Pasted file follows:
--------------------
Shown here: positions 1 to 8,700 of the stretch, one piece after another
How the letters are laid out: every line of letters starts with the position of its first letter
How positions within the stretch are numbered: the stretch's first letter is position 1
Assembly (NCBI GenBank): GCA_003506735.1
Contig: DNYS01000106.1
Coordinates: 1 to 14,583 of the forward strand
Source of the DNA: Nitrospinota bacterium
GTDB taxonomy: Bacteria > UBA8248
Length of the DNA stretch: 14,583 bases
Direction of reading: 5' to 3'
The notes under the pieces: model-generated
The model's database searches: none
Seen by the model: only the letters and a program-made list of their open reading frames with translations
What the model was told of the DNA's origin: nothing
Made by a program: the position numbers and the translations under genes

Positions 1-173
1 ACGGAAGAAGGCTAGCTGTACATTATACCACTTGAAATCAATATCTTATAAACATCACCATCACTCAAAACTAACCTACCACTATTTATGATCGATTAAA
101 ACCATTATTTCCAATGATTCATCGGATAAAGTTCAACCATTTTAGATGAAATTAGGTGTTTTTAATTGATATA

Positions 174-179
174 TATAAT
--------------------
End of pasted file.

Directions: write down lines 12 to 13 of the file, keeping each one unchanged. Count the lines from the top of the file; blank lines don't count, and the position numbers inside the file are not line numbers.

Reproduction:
The model's database searches: none
Seen by the model: only the letters and a program-made list of their open reading frames with translations